Comparing a higher deity to a movie character may seem sacrilegious to some, but as a mother, I applauded my son’s insight. He ultimately knew that he was responsible for his own actions. By the time he was on the brink of young adulthood, he was an enthusiastic student, raising funds for charitable organizations. I couldn’t fault him when he skipped class to shadow an exchange student who was struggling with mental health issues. He doesn’t know the Bible reference of being a Good Samaritan and yet he instinctively knew the value of friendship and kindness. At his age, he doesn’t give much thought to heaven.
My mother, she’s of another generation. In her nineties, her traditions and beliefs offer comfort and promise. There’s no altar in her home. You won’t find our baptismal gowns framed and hung on the walls, much like the Stations of the Cross. However, my mother believes in taking a proactive approach to ensuring a family pew in heaven. Did you know the Marian Helpers offer you a lifetime of prayers for your soul, as a thoughtful gesture upon receipt of your charitable donation? Yes, family names are included in the membership. I’m happy to say my children and I all made my mother’s list. It’s a long inventory, but one with limitations. As for the unlucky grandchild subsequently born or spouses by marriage, they’ll need to hitch a ride to heaven on someone else’s train. Here we are decades after the Pope’s garage sale, and human nature still wants to offer us an express lane to heaven.
I can’t fault Mother for her beliefs. She, like everyone else, is entitled to her faith. I take comfort in knowing she finds solace in her view of heaven. And, if she gains entry, I hope she saves a seat for us all. However, I find myself more focused on my own reflection.
Last month, I was standing in the checkout line at the pharmacy with an armful of cough candies. Two customers ahead of me stood an elderly lady. The salesclerk was attempting to explain the cost of the item she wanted. Seeing a collection of coins on the counter, a wave of sadness inhabited my body. In today’s economy, who uses change to buy anything anymore? Without pause, I bypassed the woman in front of me.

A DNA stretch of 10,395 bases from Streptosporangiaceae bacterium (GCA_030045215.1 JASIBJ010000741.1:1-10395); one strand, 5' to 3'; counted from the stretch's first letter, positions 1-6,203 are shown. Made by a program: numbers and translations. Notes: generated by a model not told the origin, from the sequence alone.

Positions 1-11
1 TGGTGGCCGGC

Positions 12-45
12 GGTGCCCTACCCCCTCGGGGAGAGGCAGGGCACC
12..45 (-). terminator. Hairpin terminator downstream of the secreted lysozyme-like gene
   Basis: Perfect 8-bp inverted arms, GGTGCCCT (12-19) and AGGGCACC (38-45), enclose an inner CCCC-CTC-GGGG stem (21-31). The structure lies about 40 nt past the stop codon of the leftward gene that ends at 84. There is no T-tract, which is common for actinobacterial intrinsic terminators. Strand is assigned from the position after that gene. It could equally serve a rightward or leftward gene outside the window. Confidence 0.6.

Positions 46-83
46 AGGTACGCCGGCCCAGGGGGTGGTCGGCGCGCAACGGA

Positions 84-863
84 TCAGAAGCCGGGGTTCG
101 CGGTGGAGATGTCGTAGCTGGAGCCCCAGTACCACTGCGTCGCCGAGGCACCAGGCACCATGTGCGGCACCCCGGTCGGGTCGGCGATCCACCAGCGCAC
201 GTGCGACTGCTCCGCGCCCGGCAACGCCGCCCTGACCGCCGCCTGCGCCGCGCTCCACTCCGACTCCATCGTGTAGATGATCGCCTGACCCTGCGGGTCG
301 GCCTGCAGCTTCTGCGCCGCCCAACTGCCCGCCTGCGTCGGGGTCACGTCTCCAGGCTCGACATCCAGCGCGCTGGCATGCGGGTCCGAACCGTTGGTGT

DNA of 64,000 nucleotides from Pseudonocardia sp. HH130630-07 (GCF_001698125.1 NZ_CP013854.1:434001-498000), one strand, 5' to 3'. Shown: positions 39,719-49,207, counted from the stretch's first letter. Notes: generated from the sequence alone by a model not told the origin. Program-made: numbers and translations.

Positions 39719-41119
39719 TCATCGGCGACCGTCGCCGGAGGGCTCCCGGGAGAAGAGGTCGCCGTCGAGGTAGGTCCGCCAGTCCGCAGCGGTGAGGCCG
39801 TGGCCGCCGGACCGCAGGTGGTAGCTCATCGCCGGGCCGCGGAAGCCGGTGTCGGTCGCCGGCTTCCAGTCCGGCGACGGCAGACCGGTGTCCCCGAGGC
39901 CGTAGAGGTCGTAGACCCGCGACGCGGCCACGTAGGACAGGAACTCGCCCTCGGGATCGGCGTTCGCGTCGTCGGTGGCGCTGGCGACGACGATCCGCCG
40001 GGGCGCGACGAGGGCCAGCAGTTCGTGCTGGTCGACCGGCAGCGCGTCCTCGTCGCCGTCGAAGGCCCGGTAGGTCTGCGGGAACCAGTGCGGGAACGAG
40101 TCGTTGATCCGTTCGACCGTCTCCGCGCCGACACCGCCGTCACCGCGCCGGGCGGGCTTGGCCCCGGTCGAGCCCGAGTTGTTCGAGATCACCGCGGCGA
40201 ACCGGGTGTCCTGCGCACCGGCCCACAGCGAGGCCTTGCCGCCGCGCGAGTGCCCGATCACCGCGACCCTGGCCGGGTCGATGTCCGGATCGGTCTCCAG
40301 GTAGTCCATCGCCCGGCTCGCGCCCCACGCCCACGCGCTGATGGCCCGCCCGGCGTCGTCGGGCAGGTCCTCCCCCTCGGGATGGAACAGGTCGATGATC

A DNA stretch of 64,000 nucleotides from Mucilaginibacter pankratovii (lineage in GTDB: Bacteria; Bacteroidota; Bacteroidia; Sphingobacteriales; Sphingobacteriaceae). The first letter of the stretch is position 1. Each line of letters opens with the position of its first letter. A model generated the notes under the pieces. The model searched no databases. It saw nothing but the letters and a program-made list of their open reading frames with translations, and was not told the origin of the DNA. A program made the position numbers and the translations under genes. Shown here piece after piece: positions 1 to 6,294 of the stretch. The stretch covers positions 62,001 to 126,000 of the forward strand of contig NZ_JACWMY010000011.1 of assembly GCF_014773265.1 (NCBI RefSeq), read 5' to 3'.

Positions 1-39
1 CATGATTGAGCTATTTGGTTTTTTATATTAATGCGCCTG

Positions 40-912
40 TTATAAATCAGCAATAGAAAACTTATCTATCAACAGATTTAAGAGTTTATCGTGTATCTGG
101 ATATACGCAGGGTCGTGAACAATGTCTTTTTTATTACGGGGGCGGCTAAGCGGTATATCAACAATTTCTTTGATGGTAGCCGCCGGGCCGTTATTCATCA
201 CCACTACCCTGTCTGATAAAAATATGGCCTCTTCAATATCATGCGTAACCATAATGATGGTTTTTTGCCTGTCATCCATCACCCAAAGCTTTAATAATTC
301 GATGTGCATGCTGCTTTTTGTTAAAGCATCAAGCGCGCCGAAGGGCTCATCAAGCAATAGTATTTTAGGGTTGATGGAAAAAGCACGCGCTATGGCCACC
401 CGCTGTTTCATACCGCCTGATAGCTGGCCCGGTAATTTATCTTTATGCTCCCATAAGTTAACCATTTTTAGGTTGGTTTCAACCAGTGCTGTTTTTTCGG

“I can take care of this,” I said, holding out my credit card.
The senior peered at me suspiciously. She stepped back. The young salesclerk frowned, looking at me then returning her gaze to the senior.
“My good deed of the day,” I murmured, patting the woman’s shoulder.
I was sure she’d accept my help. It was obvious that she didn’t have enough money for the nasal inhaler she needed.
Everyone looked confused. I shifted uncomfortably, my eyes tearing. I bit my lower lip and thrust my plastic card at the salesclerk. Receipt in hand, I returned to my spot in the line-up. I bit my lip harder, as if to stop myself from blubbering, my muffled sob bubbling inside me. That could be my mother, I thought. Twenty years from now, that could be me. It never occurred to me that my random act of kindness might be a small investment to pay towards my ticket to heaven. I was busy dealing with earthly challenges. Returning to my car, I stuck a cough drop in my mouth, driving home through blurry vision.
My mother failed to tell me that how I live is a stained glass window, visible to those around me. What colour panes I choose today, the design I craft, and the story I showcase determines the radiance. Sure, I can specify my funeral preferences in my will but how I live seems more relevant to me than whether there are finger sandwiches at the service. I’m no longer worried about saying my nightly prayers. For me, what I do during the day feels more significant.
I could be wrong, but I envision heaven in the relationships I build. A ring around the rosy sisterhood, arms linked with my siblings. Strength and resilience frames our story. We’ve been there for each other in sickness and in health. Friendships blended to reveal inspiring landscapes. My best friend from childhood remains on speed dial. Her encouraging words have planted deep roots. Joy and love shimmer from every angle. My children have brought my stained glass story to life – priceless. Our picnics in the backyard, costume parades, and smoky camping trips are recollections painted with vivid colour. Laughter resonates much like a carousel ride, sweet and repeating. Watching my children swim with dolphins gave me a smile almost as wide as the frolicking mammal flipping in the air. The heat of Mexico’s sun kissed our shoulders. This family tableau had to be heaven.
may have nagged me as a child to say my prayers. She might have
instilled life lessons guiding me from childhood to adolescence to
adulthood. Her practice of nightly prayers offered some comfort once
upon a time. As I age, my perspective has expanded. Mother should
have said, that funerals are for the living, not the dead. You leave
family and friends a cache of treasured memories. Making those
experiences count puts down the cobblestones to eternal paradise.
Mother should have told me it’s how you live that gives you a
glimpse of heaven.